What is COVID-19?
COVID-19 is the disease caused by the coronavirus SARS-CoV-2. The disease can cause respiratory symptoms and fever, and in severe cases it leads to breathing problems. The virus is spread by coughing, sneezing, singing, talking and so on. During activities that produce droplets, the virus is released into the air. If other people inhale those droplets, or get them in their mouth, nose or eyes, for example via their hands, they may become infected with the virus.
Possible symptoms of COVID-19:
- Cold symptoms (such as a nasal cold, runny nose, sneezing, sore throat)
- Shortness of breath
- Elevated temperature or fever
- Sudden loss of smell and/or taste (without nasal congestion)
Symptoms may also include:
- General aches and pains
- Muscle aches
- Abdominal pain
- Weight loss / loss of appetite
- Eye pain
- Eye infection (conjunctivitis)
- Various skin abnormalities (such as a rash)
- Feeling unwell
Infection and prevention
You can already infect others before developing symptoms yourself. For example, if you shout, small droplets containing the virus could fly into the air from your nose and mouth. This could also happen as a result of talking, sneezing and coughing. Other people could become infected if they inhale those droplets, or get them in their mouth, nose or eyes via their hands.
If you maintain distance from others and regularly wash your hands well, the chance that you will become infected by the droplets is very small. The risk that you will infect others is very small if you keep your distance from others, sneeze and cough into your elbow, use paper tissues and discard them after use, and stay home if you have symptoms. Always use a self-test if you have symptoms.
If you do infect someone, it takes 2 to 14 days for that person to develop any symptoms. This is called the incubation period. This usually takes 3 to 6 days; in very rare cases (1%) it can take more than 10 days.
People who are older, have underlying health conditions, or have impaired immunity have an increased risk of becoming seriously ill, especially if they have not been vaccinated or had a previous SARS-CoV-2 infection. A detailed description is provided on the RIVM page about COVID-19 risk groups. This page also presents additional recommendations to prevent infection.
Pregnancy and COVID-19
If you are pregnant, you could become very ill if you get COVID-19. For more information, go to the page on pregnancy and COVID-19.
Do you have mild symptoms, such as a nasal cold, runny nose, sneezing, sore throat, mild cough or elevated temperature (up to 38 degrees Celsius)? Then use a COVID-19 self-test right away. Read more about what you should do if your self-test is positive. You can consider using paracetamol to help with fever or muscle aches.
Recovery after illness
The amount of time it takes to recover from COVID-19 can vary from person to person. Some people only have cold symptoms and recover within a few days, but there have also been people who had persistent symptoms for a long time, extending many weeks. People with COVID-19 who have been admitted to hospital generally need more time to recover. This depends, among other things, on whether they are healthy other than the coronavirus infection.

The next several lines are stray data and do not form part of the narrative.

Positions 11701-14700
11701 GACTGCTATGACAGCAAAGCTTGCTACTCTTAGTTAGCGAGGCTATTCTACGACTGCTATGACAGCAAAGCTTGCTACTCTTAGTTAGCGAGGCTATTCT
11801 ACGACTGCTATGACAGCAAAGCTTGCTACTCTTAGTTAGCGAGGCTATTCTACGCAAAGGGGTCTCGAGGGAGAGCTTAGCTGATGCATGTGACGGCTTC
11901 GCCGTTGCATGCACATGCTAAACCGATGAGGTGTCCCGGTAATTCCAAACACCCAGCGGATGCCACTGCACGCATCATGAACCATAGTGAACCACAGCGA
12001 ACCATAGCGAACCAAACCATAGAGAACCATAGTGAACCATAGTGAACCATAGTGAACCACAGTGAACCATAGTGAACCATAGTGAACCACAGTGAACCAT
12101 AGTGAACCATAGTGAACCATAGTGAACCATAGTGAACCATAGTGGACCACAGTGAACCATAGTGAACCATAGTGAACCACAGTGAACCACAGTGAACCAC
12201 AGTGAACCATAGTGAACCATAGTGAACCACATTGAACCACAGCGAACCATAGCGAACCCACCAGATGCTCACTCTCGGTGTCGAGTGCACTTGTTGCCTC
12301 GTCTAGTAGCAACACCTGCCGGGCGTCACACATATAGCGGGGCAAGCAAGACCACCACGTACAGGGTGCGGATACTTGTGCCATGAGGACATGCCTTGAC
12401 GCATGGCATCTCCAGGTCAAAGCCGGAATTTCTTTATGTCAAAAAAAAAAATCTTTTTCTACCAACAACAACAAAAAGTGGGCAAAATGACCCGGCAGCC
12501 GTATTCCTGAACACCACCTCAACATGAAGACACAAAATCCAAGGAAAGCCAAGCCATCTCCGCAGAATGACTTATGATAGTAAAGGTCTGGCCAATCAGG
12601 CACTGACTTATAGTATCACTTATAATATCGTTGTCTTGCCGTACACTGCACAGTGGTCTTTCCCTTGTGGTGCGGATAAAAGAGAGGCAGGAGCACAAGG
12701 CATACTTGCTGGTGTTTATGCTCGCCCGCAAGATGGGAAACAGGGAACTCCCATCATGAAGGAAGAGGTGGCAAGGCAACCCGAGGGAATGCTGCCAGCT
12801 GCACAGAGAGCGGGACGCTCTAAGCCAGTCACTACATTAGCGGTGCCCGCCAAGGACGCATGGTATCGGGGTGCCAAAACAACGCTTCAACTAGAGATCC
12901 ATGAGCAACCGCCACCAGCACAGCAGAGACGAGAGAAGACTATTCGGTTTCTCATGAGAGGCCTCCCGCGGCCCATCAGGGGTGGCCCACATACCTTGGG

Some people have long-term symptoms after a SARS-CoV-2 infection. This is referred to as ‘Long COVID’ or ‘PASC’: Post-Acute Sequelae of SARS-CoV-2. These symptoms may persist for several weeks after COVID-19, and could sometimes last for months. Read more about Long COVID.
Infected more than once
People who become reinfected generally seem to become less seriously ill, but can still pass the virus to others. Most people build up immunity to the virus after infection. It is not yet certain how long you will be protected, or how effective that protection is against different variants of the virus.
Vaccination prevents you from becoming seriously ill from an infection with the coronavirus SARS-CoV-2. If you have been vaccinated, you can still become infected. However, you are less likely to be contagious than if you had not been vaccinated.
Flu and COVID-19
What are the most important similarities and differences between flu and COVID-19? See the FAQs about flu and COVID.
There are many different types of viruses, including a family known as the ‘coronaviruses’. Examples include the coronavirus that causes Middle East Respiratory Syndrome (MERS-CoV) and the coronavirus that causes Severe Acute Respiratory Syndrome (SARS-CoV1) and was the virus behind the SARS epidemic in 2003. The coronavirus that causes COVID-19 is officially called SARS-CoV-2. There are different variants of the SARS-CoV-2 virus, such as the Delta variant and the Omicron variant.
For more information about the different variants and related research, see the RIVM page about the SARS-CoV-2 variants.
Can animals also get SARS-CoV-2?
In early 2021, research in the Netherlands showed that about 20% of cats and about 15% of dogs had antibodies against SARS-CoV-2 in their blood. Other animals can also catch the virus, such as rabbits, ferrets or hamsters. It is likely that most of these pets were infected by their owners.
More information about pets and COVID-19 is available from OneHealth (in Dutch).
Hygiene is a collective term for everything you do that minimises your contact with pathogens, such as bacteria and viruses, like SARS-CoV-2 or the flu virus (influenza). That includes washing your hands, or keeping your kitchen clean. Sometimes it is also necessary to disinfect after cleaning. Read more on this page about hygiene.
Do you work in healthcare? Then take a look at this page about hygiene in the healthcare sector (in Dutch only).